The Bethel City Council will determine the fate of a piece of property that the city owns on 3rd Avenue, which comes with big consequences. If they sell the land, that could allow the marijuana store Kusko Kush to open. If they don’t sell the land, the city may face a lawsuit.
The city began its relationship with Kusko Kush in April, when it signed a 15-year lease agreement with its parent company, Essenkay, LLC, for the property. But then in August, the city said that it could no longer lease land to Kusko Kush because selling marijuana is federally illegal.
The business owners, Jared Karr and Naim Shabani, threatened to sue, claiming that their future lost profits, plus what they have already invested in the store, could amount to as much as $16 million in damages.
Former council member Leif Albertson has said that the council didn’t know the land would be used for a marijuana store at the time, and the original lease requires the tenant to observe federal law. However, a month after the original lease was signed, Acting City Manager Bill Howell signed an addendum that made it clear that the City of Bethel understood that the land would be used for marijuana sales.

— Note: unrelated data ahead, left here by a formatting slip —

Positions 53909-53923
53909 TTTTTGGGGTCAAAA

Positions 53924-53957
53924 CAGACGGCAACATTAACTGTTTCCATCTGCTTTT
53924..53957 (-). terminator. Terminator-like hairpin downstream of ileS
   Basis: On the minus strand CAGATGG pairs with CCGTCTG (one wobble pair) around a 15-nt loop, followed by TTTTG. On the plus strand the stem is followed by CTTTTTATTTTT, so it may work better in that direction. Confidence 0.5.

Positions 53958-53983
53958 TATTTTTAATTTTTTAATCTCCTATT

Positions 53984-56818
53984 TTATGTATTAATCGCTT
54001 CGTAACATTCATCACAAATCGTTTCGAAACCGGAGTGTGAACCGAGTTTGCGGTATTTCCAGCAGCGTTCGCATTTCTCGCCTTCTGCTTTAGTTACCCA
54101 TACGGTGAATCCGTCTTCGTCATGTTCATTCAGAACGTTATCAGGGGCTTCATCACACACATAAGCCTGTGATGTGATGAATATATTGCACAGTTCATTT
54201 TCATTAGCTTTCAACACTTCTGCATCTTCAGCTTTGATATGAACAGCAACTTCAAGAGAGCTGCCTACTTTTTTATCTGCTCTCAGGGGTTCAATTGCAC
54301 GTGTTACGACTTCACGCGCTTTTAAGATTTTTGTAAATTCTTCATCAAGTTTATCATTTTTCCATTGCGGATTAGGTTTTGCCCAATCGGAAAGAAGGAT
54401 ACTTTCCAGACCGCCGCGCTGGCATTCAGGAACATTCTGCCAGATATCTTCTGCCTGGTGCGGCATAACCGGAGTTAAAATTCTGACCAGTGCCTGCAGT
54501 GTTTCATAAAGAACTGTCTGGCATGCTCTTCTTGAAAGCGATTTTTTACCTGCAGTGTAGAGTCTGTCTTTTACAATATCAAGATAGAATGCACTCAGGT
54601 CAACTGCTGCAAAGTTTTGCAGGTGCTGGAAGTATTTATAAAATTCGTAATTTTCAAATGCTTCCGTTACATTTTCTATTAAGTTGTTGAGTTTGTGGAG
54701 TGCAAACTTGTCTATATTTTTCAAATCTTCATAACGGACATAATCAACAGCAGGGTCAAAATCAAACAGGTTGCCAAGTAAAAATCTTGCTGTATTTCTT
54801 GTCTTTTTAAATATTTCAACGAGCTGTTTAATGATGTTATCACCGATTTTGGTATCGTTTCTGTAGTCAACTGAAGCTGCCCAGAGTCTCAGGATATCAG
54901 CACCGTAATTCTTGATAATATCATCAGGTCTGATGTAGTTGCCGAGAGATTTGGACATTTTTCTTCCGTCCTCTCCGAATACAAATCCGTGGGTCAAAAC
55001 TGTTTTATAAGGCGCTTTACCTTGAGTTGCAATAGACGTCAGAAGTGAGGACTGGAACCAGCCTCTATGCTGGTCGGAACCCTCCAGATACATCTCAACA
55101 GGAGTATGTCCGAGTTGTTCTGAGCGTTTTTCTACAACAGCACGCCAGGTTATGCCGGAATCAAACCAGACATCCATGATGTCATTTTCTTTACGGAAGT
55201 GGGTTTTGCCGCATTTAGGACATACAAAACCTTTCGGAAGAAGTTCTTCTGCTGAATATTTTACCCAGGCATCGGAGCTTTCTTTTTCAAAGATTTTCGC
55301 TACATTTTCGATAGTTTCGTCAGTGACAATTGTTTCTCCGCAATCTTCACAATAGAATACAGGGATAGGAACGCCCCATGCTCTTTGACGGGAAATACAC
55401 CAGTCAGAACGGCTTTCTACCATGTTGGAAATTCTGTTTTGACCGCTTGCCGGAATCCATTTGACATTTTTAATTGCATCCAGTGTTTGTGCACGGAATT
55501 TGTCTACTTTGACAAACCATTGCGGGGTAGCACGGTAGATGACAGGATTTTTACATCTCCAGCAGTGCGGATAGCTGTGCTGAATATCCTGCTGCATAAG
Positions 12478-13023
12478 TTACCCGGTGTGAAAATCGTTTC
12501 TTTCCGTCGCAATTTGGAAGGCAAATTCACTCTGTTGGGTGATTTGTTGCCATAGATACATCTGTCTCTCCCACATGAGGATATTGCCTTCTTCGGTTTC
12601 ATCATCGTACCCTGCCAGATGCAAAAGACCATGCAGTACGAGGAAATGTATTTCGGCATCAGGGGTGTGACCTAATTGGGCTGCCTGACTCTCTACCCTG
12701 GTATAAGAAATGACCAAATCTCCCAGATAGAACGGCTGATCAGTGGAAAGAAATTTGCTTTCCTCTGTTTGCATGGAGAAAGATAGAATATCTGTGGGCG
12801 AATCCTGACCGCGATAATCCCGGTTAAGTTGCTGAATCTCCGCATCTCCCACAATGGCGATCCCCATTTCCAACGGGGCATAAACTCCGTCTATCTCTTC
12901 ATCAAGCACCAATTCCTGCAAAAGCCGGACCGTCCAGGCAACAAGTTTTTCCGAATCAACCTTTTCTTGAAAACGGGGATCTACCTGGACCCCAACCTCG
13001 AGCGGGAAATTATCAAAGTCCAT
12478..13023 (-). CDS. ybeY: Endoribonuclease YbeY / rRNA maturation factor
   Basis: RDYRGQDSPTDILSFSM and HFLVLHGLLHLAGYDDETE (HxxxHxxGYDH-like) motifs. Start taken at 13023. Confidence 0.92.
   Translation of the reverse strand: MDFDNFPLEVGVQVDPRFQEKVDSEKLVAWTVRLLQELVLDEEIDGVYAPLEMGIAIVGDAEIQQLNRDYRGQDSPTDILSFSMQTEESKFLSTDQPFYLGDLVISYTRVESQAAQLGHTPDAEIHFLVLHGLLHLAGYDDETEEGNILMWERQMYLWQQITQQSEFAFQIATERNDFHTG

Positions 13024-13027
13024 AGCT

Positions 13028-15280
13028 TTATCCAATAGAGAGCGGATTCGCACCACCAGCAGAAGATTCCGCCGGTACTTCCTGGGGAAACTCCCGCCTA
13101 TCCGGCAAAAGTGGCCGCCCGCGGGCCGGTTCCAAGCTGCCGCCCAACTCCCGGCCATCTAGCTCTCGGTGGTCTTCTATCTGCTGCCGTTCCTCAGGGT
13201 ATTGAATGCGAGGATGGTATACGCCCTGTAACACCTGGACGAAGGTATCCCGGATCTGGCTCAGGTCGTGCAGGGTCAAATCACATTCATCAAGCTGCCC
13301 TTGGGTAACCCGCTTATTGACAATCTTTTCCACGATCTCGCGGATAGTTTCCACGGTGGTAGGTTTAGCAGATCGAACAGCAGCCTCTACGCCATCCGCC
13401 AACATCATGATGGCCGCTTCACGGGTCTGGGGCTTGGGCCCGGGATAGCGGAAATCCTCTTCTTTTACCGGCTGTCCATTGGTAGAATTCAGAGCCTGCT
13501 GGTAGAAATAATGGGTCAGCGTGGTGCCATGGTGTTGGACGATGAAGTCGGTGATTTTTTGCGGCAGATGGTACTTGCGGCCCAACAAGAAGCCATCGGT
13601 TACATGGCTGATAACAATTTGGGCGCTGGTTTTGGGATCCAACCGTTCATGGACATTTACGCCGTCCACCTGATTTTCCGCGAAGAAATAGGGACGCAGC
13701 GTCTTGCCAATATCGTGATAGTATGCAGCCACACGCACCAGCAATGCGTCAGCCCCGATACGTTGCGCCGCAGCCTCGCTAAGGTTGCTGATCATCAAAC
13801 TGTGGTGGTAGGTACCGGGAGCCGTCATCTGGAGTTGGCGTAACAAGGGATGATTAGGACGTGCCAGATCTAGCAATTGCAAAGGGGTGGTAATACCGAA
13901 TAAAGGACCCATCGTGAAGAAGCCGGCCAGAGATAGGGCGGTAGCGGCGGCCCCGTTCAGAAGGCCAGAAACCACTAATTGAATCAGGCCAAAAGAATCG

The proposed sale to Kusko Kush has already been introduced. The price asked would be $173,000, based on a 2016 appraisal. At the last regular council meeting, a few community members raised concerns during the “People to be Heard” part of the agenda. Among other things, they said that if the city was going to sell land, it should follow the public, competitive bidding process.
At a meeting beginning at 6:30 p.m. on Dec. 3, Bethel City Council will decide whether ownership of this land will change hands.